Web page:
Sitting here, we don’t know if any veterans will take a step forward (ie: Geno Smith last year) or fall off a cliff (such as Russell Wilson). Nor do we know if any young passers like Trevor Lawrence, Jordan Love, Kenny Pickett, or Justin Fields will take a leap.

Likewise, we also don’t know how Jones himself will play in 2023. He took strides last year when in rhythm. The combination of a very QB-friendly (and risk-averse) passing scheme, a reliable running game, and the fact that when he did have a misfire, it didn’t hurt the team, allowed him to post the best year of his career. Will he be able to maintain that efficiency if the Giants ask him to throw more and further down the field? Will opposing defenses have answers to the schemes in which Jones thrived as a passer and runner last year? The team itself recognizes that they weren’t just “one piece away” and were very aggressive over the 2023 off-season, and took more than a few risks in the process. What happens if more of those gambles don’t pay off than do?

If the answers to those questions don’t go the Giants’ way, then there are more quarterbacks for whom a straight-up trade looks better.

On the other hand, if those questions go the Giants way then the pool of players for whom a straight-up trade of Jones is good for the Giants shrinks, probably considerably.

Tony Del Genio

This is not the same as the question, “Where does Daniel Jones rank among NFL quarterbacks?” My answer to that question is near the bottom of the top 10 or just below. To answer David’s question, in addition to talent we must also consider age, supporting cast, contract situation, injury history, and (alleged) character issues.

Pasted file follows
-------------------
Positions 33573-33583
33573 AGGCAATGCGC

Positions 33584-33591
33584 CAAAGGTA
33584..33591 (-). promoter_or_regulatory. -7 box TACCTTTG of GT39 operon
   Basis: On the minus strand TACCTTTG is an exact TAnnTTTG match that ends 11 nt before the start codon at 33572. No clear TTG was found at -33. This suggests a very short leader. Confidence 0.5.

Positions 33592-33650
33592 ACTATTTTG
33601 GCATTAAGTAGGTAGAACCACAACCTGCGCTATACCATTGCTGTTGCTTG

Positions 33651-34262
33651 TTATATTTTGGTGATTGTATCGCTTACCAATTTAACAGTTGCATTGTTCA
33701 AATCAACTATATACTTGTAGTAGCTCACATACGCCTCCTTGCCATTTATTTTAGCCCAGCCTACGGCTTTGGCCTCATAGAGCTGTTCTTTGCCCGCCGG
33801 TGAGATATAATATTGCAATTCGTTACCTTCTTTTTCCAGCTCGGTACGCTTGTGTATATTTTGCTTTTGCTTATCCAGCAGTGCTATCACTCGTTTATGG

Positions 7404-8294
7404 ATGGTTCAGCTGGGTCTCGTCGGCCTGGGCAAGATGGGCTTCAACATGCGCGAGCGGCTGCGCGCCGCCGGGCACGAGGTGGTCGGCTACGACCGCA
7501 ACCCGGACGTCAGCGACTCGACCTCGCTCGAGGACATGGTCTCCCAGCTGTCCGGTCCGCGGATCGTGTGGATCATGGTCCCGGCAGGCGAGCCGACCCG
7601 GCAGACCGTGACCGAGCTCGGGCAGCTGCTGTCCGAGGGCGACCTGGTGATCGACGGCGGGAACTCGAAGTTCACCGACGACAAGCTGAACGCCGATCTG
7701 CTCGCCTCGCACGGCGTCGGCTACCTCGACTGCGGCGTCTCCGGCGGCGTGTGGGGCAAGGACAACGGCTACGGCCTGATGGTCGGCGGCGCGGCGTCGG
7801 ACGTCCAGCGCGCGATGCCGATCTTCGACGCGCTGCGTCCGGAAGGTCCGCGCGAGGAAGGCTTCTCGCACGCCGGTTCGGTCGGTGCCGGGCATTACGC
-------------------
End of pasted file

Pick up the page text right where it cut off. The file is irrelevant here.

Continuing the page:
My list of QBs I’d trade him for straight up is:

Patrick Mahomes — Borderline HOFer now, possible GOAT in a few years. So much fun to watch. Seemingly onerous 10-year contract a few years ago now looks pretty good.

Josh Allen — Jones is sort of Allen-lite: Not quite the arm strength, not quite the running threat, not quite the career success, better with Daboll than without him, needs a great receiver to shine. I’ll take the real thing over the lite version.

Trevor Lawrence — To use a popular current phrase, I’ve seen enough. Not the runner Jones is, but excellent passer, didn’t wilt in big moments once the light came on for him in mid-season. Low cap number the next three years. Yes, please.

Joe Burrow — This-s-s-s close to a Super Bowl win with a terrible offensive line and a coach calling plays who gives away to the defense whether it’s run or pass. He’ll get the bag next year, but I’ll figure it out somehow. Love his competitiveness, confidence, unflappability.

Lamar Jackson — Has already gotten the bag, but unrivaled running threat and showed he can pass well when given receivers. This year he might even get a modern offense to work from. More prone to hero ball than I’d like, but worth the price of admission.

Justin Herbert — Also has already gotten the bag, but hasn’t had the team success to go with it. I still worry something is missing, but maybe it was just his conservative offensive coordinator. I have to bank on his tremendous arm talent and toughness.

I won’t go for Aaron Rodgers because of age, Jalen Hurts because he is Jones with a great OL and great receivers, Dak Prescott for similar reasons, Deshaun Watson because of…well, you know, Tua because he’s one more concussion away from his career being over, Goff because he’s not mobile and is older, Cousins because he’s older and is missing the clutch gene, Geno Smith because of age, Justin Fields because I don’t know yet if he can throw and read defenses at the NFL level.